The Watercolors of Winslow Homer
Picture Editor: Arnold Skolnick
Winslow Homer (1836-1910) was not only one of America's greatest painters in oil but also an unrivaled master of the watercolor medium. From charming scenes of a rural childhood to epic landscapes that chronicle the many moods of nature, Homer's watercolors remain unmatched in their ambition and expressive power. Homer, along with artists like John Singer Sargent and John La Farge, helped usher in the first great age of American watercolor painting, setting the stage for the brilliant creations of such twentieth-century masters as Maurice Prendergest, Georgia O'Keeffe, John Marin, and Edward Hopper.
The Watercolors of Winslow Homer examines the artist's spectacular achievement in the medium, beginning in 1873 with his earliest watercolors depicting the carefree life of children playing at the shore, and concluding with the sparkling images he painted in the first years of the twentieth century that capture the tropical lushness of Florida, Bermuda, and the Bahamas. Along the way, Homer's watercolors embraced the variety of American life, from the New England coast to the rustic farms of upstate New York and Virginia. Homer's brush pictured both the genteel world of fashionable young ladies and the Adirondacks forests where rugged lumbermen and hunters plied their trade. Homer's travels also took him to the English coast where he painted somber, monumental watercolors of the storm-swept sea, and late in life to the Caribbean where the warm sun inspired some of his most colorful and sensuous works. Above all, Homer was a confirmed outdoorsman, and the watercolors he painted in the forests and lakes of the Adirondacks and Quebec are among the most profound evocations of natural beauty ever created.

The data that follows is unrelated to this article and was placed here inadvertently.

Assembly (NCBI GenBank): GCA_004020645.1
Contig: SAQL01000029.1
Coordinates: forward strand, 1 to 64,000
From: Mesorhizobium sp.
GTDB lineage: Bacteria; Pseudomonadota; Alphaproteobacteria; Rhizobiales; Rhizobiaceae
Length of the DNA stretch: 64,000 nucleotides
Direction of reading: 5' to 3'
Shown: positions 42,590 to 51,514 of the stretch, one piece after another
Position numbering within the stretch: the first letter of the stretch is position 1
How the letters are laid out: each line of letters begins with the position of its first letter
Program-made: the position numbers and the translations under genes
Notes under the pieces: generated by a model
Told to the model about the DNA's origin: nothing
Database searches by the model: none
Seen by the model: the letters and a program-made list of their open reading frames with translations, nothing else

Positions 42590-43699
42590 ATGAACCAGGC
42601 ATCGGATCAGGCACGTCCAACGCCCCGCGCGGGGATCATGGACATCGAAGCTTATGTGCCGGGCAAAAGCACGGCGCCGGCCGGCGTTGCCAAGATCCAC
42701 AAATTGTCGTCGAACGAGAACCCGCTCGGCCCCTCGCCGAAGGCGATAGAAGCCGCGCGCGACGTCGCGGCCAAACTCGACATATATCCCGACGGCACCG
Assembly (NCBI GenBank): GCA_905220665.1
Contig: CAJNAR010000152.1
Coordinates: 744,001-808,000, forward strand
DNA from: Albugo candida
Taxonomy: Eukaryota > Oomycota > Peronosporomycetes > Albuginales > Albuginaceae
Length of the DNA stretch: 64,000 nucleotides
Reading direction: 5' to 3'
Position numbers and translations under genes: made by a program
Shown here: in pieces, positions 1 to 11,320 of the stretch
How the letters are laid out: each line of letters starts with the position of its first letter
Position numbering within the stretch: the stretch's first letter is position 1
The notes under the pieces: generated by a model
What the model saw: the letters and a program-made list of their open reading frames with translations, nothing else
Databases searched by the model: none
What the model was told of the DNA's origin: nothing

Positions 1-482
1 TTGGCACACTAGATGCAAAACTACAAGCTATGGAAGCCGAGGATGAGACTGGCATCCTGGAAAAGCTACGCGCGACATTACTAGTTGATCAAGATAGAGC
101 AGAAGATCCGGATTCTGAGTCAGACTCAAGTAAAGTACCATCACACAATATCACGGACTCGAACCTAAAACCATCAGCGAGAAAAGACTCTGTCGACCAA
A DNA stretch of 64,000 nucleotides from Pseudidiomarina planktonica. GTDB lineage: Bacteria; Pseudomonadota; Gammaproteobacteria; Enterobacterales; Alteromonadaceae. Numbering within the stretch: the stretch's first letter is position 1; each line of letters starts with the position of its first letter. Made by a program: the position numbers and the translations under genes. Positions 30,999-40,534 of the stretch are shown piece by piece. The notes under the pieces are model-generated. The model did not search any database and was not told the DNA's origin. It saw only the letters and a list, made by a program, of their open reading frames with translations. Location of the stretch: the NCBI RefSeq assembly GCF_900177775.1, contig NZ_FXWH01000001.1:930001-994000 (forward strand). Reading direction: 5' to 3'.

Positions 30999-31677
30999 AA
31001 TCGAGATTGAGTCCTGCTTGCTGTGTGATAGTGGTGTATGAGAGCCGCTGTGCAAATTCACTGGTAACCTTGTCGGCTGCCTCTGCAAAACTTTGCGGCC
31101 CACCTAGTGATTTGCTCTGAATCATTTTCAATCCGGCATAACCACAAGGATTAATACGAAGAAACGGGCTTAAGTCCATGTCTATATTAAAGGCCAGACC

Homer's greatest contribution to watercolor was to expand the possibilities of the medium, investing fragile works on paper with a visual and moral weight. His watercolors not only depict the beauty of the wilderness but also document a fragile ecosystem under threat from human exploitation. Of the close to 700 watercolors that have survived, The Watercolors of Winslow Homer reproduces over 140 works, including both recognized masterpieces and little-known gems. Homer himself seemed to recognize his achievement, writing late in life to his brother Charles, "You will see, in the future I will live by my Watercolors."
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